Measles: Are your vaccines up to date?
Measles is a very contagious viral disease that is widespread in many parts of the world. Travelers can bring measles into the United States from any country where measles outbreaks are occurring. Measles cases are increasing internationally, in the United States, and there have been several cases in the Bay Area recently. Read the San Francisco Department of Public Health press releases about measles.
Fortunately, measles vaccine is highly effective at preventing the disease and has been routinely recommended in the United States for many years. 97 percent of people who receive two doses of measles vaccine develop lifelong immunity to measles. People who have not been vaccinated are highly likely to get measles if they are exposed.
Typically, children in the United States get their first dose of measles vaccine beginning at 12 months of age followed by a second dose between ages 4 and 6 years. Make sure that you and your family are up to date on measles vaccine, especially before international travel. Infants aged 6-11 months should receive one early dose of measles vaccine (called MMR) before international travel.
Measles is spread through the air from person to person. Measles can be transmitted when someone with measles coughs or sneezes, and other people breathing the air containing the measles virus can then get measles. Measles begins with a fever, cough, runny nose, watery eyes, followed by a rash. The rash typically appears first on the face, along the hairline, and behind the ears and then affects the rest of the body. For more information about measles, visit our Measles Information page. The California Department of Public Health Measles Information page has additional information of interest. You can also read about measles cases and outbreaks in the US by visiting the CDC Measles Outbreak page.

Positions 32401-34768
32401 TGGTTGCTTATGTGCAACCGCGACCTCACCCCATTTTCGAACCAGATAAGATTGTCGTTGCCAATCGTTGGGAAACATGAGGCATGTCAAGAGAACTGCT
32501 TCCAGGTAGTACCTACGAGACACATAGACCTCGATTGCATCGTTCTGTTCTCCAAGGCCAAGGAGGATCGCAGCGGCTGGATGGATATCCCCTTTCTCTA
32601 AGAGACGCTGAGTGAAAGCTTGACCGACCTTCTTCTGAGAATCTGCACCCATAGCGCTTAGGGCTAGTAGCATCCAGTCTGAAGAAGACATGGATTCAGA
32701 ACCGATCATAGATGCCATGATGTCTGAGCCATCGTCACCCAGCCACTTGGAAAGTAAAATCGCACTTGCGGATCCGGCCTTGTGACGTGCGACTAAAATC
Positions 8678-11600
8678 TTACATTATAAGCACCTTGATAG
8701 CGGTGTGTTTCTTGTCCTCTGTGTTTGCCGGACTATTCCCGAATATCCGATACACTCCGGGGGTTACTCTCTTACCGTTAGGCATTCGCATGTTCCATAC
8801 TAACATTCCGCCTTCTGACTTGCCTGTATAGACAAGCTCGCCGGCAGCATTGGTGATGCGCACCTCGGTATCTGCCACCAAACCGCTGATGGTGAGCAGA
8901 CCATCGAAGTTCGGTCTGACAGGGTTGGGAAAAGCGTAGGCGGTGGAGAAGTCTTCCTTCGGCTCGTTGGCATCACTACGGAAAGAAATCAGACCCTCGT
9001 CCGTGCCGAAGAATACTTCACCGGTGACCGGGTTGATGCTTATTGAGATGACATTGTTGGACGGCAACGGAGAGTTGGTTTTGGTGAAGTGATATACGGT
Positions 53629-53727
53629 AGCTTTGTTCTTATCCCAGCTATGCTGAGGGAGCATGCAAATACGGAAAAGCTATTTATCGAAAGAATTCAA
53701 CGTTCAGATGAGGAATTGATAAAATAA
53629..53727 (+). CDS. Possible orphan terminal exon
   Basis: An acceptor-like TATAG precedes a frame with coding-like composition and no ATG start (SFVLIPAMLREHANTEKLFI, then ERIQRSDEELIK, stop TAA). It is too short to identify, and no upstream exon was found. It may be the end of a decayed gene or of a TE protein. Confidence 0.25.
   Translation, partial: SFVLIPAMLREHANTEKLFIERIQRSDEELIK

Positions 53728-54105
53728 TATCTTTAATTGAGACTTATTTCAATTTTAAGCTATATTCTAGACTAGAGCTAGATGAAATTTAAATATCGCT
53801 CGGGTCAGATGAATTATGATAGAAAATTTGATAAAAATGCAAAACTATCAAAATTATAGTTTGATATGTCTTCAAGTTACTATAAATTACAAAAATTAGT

Preteens Need Vaccines
Did you know that there are several recommended vaccines that most preteens should receive? By making sure people in this age group are up to date on important immunizations, parents and providers can protect children from dangerous diseases. Vaccines needed at the preteen doctor visit include:
- Human Papillomavirus (HPV)
- Pertussis (Tdap)
- Influenza (depending on the time of year)
The best place to be vaccinated is at your doctor’s office. If you do not have a medical provider, find out where you can go for drop-in vaccination services in San Francisco.
Please note that one dose of Tdap and two doses of chickenpox vaccine are required for entry into 7th grade starting in July 2019. Also, incoming 7th graders who had personal beliefs exemptions in elementary school or are new admissions need to meet all K-12 immunization admissions requirements as well. Visit our School Immunization Webpage for more details about school immunization requirements.
Pregnant? Get Vaccinated to Protect Your Baby from Pertussis
Pertussis (Whooping Cough) is an easily spread infectious disease. It can cause coughing fits that make it hard to breathe. Young babies can get very sick, very fast if they get pertussis. Vaccination is the best way to prevent pertussis. The pertussis vaccine for adolescents and adults is called Tdap.
- Pregnant women need a Tdap shot during their third trimester of pregnancy (27 – 36 weeks), even if they were vaccinated before pregnancy.
- When the mother gets a Tdap vaccine during pregnancy, it gives the baby immunity (protection) from whooping cough until the baby can get its own shots .
- Women need a Tdap shot each time they are pregnant.
In addition to the pregnancy Tdap dose, babies, adolescents, and adults are all recommended to get pertussis vaccine. Protection from vaccination decreases over time. Talk to your doctor to make sure you and your family are up-to-date on your vaccines. For more information, visit our Pertussis page.